“My skin was horrible in my 20s,” says @noto_botanics founder and former makeup artist Gloria Noto. “So I dove into herbalism, aromatherapy and oils and started mixing my own formulas. Then my skin started to heal.” But Gloria says that when she looked to buy natural beauty products from other brands, she didn’t find much that spoke to her. “I wasn’t seeing diversity in that space as a queer woman,” she says. “And I wasn’t seeing any minimalistic designs either. I just felt like there was a gap there. So I launched my own brand.” #pride 🌈🙌🏽
Years before founding the sustainable swimwear label @ookioh in 2017, Vivek Agarwal worked in steel and iron manufacturing in Rourkela, India. “The city used to get pretty polluted,” says Vivek. “When I made the jump into fashion, I thought, ‘We have to do the right thing.’ ” OOKIOH’s bright fabrics are made from 100 percent recycled materials (including fishing nets ), and the brand has pledged to fully end its use of plastics by 2022. “There’s no way around it,” says Vivek. “We need to change.”
“My mother loved to entertain, and I’d always set the table,” remembers Kathryn Duryea, the founder/creative force behind @yearandday ’s tableware. While the brand’s ceramic pieces (blush pink dishes, minimalistic mugs and more ) are designed in California and forged, fired and hand-finished in Europe, they’re also—happy sigh—affordable. “Our whole idea is counter to really expensive, ornately designed pieces that you can’t put in the dishwasher,” she says. “That’s not how life should be.”
“Luxury and sustainability can go hand in hand,” says @aeranewyork co-founder Tina Bhojwani. To Tina and her partners Jean-Michel Cazabat and Alvertos Revach, that meant not just creating chic, wear-everywhere vegan shoes but offsetting the environmental impact of producing them by 110 percent. ♻️🌎❤️
Ellie and Quang Dinh, the married founders of @girlfriend , were so confident of their debut product—leggings that were ethically and sustainably made with fabric created from recycled water bottles—that they did something bold. They gave the leggings away for free. “We put all of our eggs in that basket,” Quang says of their unconventional 2016 launch strategy. “We hoped that if the product was good, people would come back to buy more.” In the seven months of the promotion, Quang reports the size-inclusive brand shipped close to a quarter million pairs. And, he notes happily, the demand hasn’t let up since.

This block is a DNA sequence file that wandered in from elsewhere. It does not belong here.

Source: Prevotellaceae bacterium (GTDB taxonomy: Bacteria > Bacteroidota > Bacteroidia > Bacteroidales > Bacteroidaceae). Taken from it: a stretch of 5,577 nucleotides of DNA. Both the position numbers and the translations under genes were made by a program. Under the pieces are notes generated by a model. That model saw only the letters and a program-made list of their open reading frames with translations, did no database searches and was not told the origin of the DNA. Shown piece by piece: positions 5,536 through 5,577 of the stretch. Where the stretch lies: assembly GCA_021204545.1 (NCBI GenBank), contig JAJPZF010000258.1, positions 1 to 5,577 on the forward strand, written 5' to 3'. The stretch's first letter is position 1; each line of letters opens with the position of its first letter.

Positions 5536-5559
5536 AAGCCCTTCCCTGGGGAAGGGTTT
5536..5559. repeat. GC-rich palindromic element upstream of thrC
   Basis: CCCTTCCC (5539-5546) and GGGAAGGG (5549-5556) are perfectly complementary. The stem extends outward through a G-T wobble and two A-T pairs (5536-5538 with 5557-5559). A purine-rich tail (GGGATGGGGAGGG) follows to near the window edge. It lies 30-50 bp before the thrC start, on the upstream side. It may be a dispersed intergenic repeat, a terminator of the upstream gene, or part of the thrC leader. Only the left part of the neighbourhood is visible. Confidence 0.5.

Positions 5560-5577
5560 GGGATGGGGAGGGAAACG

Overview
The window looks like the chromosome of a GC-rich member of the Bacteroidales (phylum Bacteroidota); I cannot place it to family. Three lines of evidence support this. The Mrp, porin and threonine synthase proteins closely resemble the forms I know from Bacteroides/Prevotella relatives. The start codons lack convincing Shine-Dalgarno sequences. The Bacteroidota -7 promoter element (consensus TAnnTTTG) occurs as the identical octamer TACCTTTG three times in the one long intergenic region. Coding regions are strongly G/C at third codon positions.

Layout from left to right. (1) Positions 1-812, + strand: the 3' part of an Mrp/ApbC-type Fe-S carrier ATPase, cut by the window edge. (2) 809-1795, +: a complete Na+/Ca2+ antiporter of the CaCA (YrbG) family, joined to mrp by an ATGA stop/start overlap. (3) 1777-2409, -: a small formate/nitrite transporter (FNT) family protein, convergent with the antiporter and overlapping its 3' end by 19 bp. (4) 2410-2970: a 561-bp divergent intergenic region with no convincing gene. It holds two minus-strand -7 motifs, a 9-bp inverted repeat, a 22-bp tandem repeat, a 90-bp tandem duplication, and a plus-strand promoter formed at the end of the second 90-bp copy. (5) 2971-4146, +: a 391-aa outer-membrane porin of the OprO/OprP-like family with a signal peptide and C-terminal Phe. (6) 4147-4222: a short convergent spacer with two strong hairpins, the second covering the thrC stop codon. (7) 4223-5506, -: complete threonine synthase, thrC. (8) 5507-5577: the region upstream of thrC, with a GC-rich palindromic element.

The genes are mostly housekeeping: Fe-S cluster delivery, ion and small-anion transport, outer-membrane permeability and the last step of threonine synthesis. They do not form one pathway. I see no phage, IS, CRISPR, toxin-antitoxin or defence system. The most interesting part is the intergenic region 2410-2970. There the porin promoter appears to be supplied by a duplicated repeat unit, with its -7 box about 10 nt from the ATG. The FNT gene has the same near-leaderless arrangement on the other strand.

It all started at Burning Man. @thephluidproject founder Rob Smith attended the free-spirited desert festival in 2017 and promptly went home, quit his corporate job, traveled the world and then returned to New York City to create his vision for a gender-free, nonbinary store. Rob opened @thephluidproject in 2018, and the business now carries multiple brands and collaborations as well as its own label, which has created all of the official merch for World Pride this year 🌈❤️🧡💛💚💙💜 #pride
Like so many great things, @lykkewullf was born of necessity. “I started making pants because I couldn’t find the kind I wanted to wear,” explains founder and designer Jemma Swatek. “I didn’t want to pay $300 for jeans that made my butt look terrible. So every collection is inspired by what I would wear.” What does Jemma want to wear right now? Color. “I’m obsessed with bubblegum pink and limoncillo green for spring!”